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Butcher Bookies and Weed

All hail the New Year. Looking ahead to a year that's not 2020.

Butcher Bookies and Weed

Let’s all come together and herald the arrival of the year 2021. Because movers and shakers profiled in our cover story this month will achieve amazing things in 2021. Because 2021 will reveal new advancements in payment technology, slot cabinets, patron safety and more.

But most of all, 2021 will benefit from the fact it is not 2020.

Of course, as you read this, it may already be 2021. But here in the past as I write this, it’s still that big, stinking dumpster fire of a year. To counter that, I’ve decided to take the futuristic vibe and look forward to cool stuff that’s a-comin.’

Like sports betting. All over the place. Assuming there are sports—and goodness, I hope so; I’m tired of watching Leave It To Beaver and Perry Mason—there will soon be a legal bookmaker within arm’s reach in wide swaths of the country. Of course, the flip side of that is, sadly, many fine corner bookies will be out of a job.

Like the one in the butcher shop in Pittsburgh.

Domenic Poeta was a beloved figure in Pittsburgh’s North Shore neighborhood, near the Steelers’ Heinz Field, the Pirates’ PNC Park, and of course, Rivers Casino Pittsburgh. He was the neighborhood butcher. Everyone knew him. Eventually, that “everyone” included the Internal Revenue Service, which was curious as to why a guy who reported around $30,000 on his tax returns was living in a $1.5 million house.

They didn’t buy his explanation that his mortgage rate was low. Or that he had a “really good accountant.”

It turns out that in addition to being the neighborhood butcher, he was the neighborhood bookie. His specials were pork ribs with odds on the side. “Hey, Domenic. I’ll take a pound of chipped ham, the Raiders and the points.”

According to the government, Domenic made more than $3.7 million from his bookmaking business between 2012 and 2017. Imagine his disappointment when he found out the U.S. Supreme Court was handing him competition in the form of legal sportsbooks when they repealed the federal ban on sports betting.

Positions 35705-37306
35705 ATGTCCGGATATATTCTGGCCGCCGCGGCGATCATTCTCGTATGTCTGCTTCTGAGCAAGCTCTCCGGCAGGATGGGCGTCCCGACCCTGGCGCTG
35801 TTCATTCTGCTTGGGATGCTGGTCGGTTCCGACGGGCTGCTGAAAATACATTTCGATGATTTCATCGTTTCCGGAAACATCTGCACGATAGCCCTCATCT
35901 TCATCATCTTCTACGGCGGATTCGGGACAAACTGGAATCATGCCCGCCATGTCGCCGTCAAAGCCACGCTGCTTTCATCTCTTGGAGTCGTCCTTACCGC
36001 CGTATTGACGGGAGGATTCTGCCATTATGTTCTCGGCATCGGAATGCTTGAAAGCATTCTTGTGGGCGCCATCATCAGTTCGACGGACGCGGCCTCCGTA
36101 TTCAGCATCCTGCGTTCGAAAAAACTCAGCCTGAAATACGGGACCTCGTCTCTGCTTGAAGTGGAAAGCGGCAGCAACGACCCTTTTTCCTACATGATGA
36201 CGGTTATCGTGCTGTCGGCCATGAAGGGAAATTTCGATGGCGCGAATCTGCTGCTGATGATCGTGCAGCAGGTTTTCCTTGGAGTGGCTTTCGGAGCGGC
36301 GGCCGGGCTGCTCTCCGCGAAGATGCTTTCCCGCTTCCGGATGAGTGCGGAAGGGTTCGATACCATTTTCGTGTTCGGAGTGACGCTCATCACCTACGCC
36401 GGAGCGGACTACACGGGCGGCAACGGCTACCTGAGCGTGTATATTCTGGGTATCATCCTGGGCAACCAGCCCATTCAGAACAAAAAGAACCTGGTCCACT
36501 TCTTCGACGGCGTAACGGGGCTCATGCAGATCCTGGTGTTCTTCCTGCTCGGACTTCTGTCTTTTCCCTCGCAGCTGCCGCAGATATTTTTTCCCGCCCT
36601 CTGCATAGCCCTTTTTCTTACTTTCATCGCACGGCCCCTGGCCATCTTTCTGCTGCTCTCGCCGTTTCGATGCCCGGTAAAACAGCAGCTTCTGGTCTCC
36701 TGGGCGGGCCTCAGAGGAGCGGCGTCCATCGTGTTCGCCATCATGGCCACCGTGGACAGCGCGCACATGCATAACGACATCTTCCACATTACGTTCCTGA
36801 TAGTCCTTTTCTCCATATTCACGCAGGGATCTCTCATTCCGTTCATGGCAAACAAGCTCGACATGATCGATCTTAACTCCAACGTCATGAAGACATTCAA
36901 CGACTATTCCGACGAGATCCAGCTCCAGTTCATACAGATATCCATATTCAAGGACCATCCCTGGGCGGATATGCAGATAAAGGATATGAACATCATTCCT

Domenic recently started a term of one year in prison. He also has been ordered to pay $1.4 million in back taxes.

The IRS denied his request to pay the back taxes in the form of spare ribs.

Moving on, we all know manufacturers kept up their research and development efforts while almost all casinos were shut down due to the coronavirus. Apparently, so did individual game inventors, like those in the Pickett family of San Diego, which spent their own quarantine time playing a game they’ve since registered copyrights and trademarks for, called “It’s Contagious!”

They call it a “fun pandemic-inspired card game,” according to a press release. You match cards and look for “Power Cards,” resulting in “infectiously fun twists of fate.” As far as I can tell, that’s all there is to it. There are no other references to the virus, which is kind of a relief.

But still, can a “pandemic-inspired slot machine” be far behind? “Mask Me.” It’s a persistent-style game in which the main feature centers around an unmasked crowd of people (of no particular political affiliation, mind you—it’s not partisan, just “infectiously fun”). Every time a mask symbol lands on the reels within three free spins, someone in the crowd becomes masked, and the free spins go back to three. If you achieve the masking of the entire crowd, it triggers the “Herd Immunity Progressive.”

I’ve already submitted the copyright papers, so don’t get any ideas.

Finally, it looks like New Jersey’s legalization of recreational marijuana won’t change much for Atlantic City’s casinos. My old pal Dan Heneghan, who for years was spokesman for the New Jersey Casino Control Commission and is now a consultant, commented to the Press of Atlantic City that New Jersey likely will follow Nevada’s lead with respect to legal pot—no smoking it in public places, and no reefer in casinos.

You know, I’m no expert on pot (at least in the legal sense), but it seems to me that casinos hurting from last year’s revenue losses would support having stoned gamblers, particularly in games that require attention, skill and strategy:

“Sir, are you sure you want to hit that 19?”

“Well, you know, I didn’t think so, but I reconsidered, and, you know… umm…


OK, maybe it will slow the game down, but think about the jump in gaming revenue. If I owned a casino, I’d have cocktail servers wandering around with bags of gummies.

Happy New Year!

Frank Legato is editor of Global Gaming Business magazine. He has been writing on gaming topics since 1984, when he launched and served as editor of Casino Gaming magazine. Legato, a nationally recognized expert on slot machines, has served as editor and reporter for a variety of gaming publications, including Public Gaming, IGWB, Casino Journal, Casino Player, Strictly Slots and Atlantic City Insider. He has an B.A. in journalism and an M.A. in communications from Duquesne University in Pittsburgh, PA. He is the author of the books, How To Win Millions Playing Slot Machines... Or Lose Trying, and Atlantic City: In Living Color.  

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